Now, you can start writing selectors and transformations for the given selectors. Let's add a title to the template. Given that your template already has <head> and <title> tags, let's insert a title.

Content of templates/application.html:

<!DOCTYPE html>
<html lang="en">
    <title>This is a title placeholder</title>
(html/deftemplate main-template "templates/application.html"
  [:head :title] (html/content "Enlive starter kit"))

Here, [:head :title] is a selector, pretty much like a css selector. If you're coming from jQuery, you can write same selector as $("head title"). html/content is a transformation. It puts the given content into the element specified by your selector.


Let's add several snippets. For example, navigation and some content. For that, let's first define a template for the navigation. Content of templates/header.html

<!DOCTYPE html>
<html lang="en">
      <h1>Header placeholder</h1>
      <ul id="navigation">
        <li><a href="#">Placeholder for navigation</a></li>
(html/defsnippet main-template "templates/header.html"
  [heading navigation-elements]
  [:h1] (html/content heading)
  [:ul [:li html/first-of-type]] (html/clone-for [[caption url] navigation-elements]
                                                 [:li :a] (html/content caption)
                                                 [:li :a] (html/set-attr :href url)))


Enlive selectors can match either nodes or fragments (several adjacent nodes).

At the core, every selector is a vector. The items of this vector are called steps.

A step is a predicate, for example :h1, :p.some-class or even (attr? :lang).

To select elements which match several predicates, you need to group predicates into a vector: inside steps, vectors mean "and". This may seem confusing but the rule is simple: the outer-most vector hierarchically chains steps, all other vectors denote intersection (and) between steps.

So [:p (attr? :lang)] is going to match any elements with a lang attribute inside a :p element. On the other hand, [[:p (attr? :lang)]] is going to match any p with a lang attribute.

Similarly, sets group predicates in an union. Hence inside steps, sets mean "or". So [#{:div.class1 :div.class2}] match every div which has either class1 or class2. This can alternatively be written as [[:div #{:.class1 .class2}]]. Indeed you can have nested "ors" and "ands" which means nested sets and vectors.

At the top level you can have a big "or" between selectors by wrapping several selectors in a set. #{[:td :em] [:th :em]} is going to match any em insides either a th or a td. This is equivalent to [#{:td :th} :em].

Selector Syntax

See syntax.html

Some examples:

Enlive                                       CSS
[:div]                                       div
[:body :script]                              body script
#{[:ul.outline :> :li] [:ol.outline :> li]}  ul.outline > li, ol.outline > li
[#{:ul.outline :ol.outline} :> :li]          ul.outline > li, ol.outline > li
[[#{:ul :ol} :.outline] :> :li]              ul.outline > li, ol.outline > li
[:div :> :*]                                 div > *
[:div :> text-node]                          (text children of a div)
[:div :> any-node]                           (all children (including text nodes and comments) of a div)
{[:dt] [:dl]}                                (fragments starting by DT and ending at the *next* DD)

The at form

The at form is the most important form in Enlive. There are implicit at forms in snippet and template.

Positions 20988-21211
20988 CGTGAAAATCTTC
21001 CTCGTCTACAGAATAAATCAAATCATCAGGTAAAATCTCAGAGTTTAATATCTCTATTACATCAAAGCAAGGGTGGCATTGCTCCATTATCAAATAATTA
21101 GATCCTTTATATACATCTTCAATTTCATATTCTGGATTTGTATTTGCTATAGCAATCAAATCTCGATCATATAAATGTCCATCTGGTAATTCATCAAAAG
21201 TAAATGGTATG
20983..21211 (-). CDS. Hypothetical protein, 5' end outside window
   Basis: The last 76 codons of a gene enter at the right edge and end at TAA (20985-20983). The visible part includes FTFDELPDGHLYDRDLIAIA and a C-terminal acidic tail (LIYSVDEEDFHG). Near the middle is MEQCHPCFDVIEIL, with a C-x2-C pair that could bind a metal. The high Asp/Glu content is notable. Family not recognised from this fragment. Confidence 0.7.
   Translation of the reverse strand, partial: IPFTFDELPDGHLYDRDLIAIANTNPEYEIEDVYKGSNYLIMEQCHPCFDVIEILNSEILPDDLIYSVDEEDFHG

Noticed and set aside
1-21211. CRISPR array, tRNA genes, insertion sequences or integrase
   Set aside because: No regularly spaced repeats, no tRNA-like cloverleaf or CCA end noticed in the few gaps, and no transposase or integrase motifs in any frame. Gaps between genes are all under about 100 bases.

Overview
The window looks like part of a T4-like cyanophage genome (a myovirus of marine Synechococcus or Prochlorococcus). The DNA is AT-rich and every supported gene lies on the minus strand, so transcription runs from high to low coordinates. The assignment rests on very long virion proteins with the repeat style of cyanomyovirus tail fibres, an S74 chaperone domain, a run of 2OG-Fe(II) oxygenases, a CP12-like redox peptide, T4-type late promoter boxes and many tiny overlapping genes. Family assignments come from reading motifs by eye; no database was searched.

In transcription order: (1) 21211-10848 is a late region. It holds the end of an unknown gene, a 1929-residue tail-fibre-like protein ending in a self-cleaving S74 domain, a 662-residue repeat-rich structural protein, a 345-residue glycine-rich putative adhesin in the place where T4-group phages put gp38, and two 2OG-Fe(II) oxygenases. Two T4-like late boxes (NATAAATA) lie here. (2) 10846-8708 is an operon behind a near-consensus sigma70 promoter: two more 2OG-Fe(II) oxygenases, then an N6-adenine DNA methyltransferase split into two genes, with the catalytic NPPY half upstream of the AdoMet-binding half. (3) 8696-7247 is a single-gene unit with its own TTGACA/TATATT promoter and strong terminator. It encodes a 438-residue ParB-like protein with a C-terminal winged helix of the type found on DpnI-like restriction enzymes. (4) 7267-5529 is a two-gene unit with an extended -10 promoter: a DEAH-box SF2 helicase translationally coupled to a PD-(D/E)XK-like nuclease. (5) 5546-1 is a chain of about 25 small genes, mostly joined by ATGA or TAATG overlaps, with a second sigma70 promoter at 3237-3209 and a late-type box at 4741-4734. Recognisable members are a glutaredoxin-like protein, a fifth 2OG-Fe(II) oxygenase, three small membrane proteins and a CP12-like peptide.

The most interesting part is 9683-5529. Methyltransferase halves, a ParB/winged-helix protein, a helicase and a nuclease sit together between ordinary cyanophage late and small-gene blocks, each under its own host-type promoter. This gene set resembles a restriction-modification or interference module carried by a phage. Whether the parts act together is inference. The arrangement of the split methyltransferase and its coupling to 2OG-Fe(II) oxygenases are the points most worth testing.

(at a-node
  [:a :selector] a-transformation
  [:another :selector] another-transformation
  ;; ...

The right-hand value of a rule can be nil. It's the idiomatic way to remove an element.

Transformations are closures which take one arg (the selected node) and return nil, another node or an arbitrarily nested collection of nodes.

Rules are applied top-down: the first rule transforms the whole tree and the resulting tree is passed to the next rules.


A transformation is a function that returns either a node or collection of node.

Enlive defines several helper functions:

;; Replaces the content of the element. Values can be nodes or collection of nodes.
(content "xyz" a-node "abc")

;; Replaces the content of the element. Values are strings containing html code.
(html-content "<blink>please no</blink>")

;; Wraps selected node into the given tag
(wrap :div)
;; or
(wrap :div {:class "foo"})

;; Opposite to wrap, returns the content of the selected node

;; Sets given key value pairs as attributes for selected node
(set-attr :attr1 "val1" :attr2 "val2")

;; Removes attribute(s) from selected node
(remove-attr :attr1 :attr2)

;; Adds class(es) to the selected node
(add-class "foo" "bar")

;; Removes class(es) from the selected node
(remove-class "foo" "bar")

;; Chains (composes) several transformations. Applies functions from left to right.
(do-> transformation1 transformation2)

;; Clones the selected node, applying transformations to it.
(clone-for [item items] transformation)
;; or
(clone-for [item items]
  selector1 transformation1
  selector2 transformation2)

;; Appends the values to the content of the selected element.
(append "xyz" a-node "abc")

;; Prepends the values to the content of the selected element.
(prepend "xyz" a-node "abc")

;; Inserts the values after the current selection (node or fragment).
(after "xyz" a-node "abc")

;; Inserts the values before the current selection (node or fragment).
(before "xyz" a-node "abc")

;; Replaces the current selection (node or fragment).
(substitute "xyz" a-node "abc")

;; Takes all nodes (under the current element) matched by src-selector, removes
;; them and combines them with the elements matched by dest-selector.
(move [:.footnote] [:#footnotes] content)

Known limitations/problems

  • No namespaces support (hence unsuitable for most XML)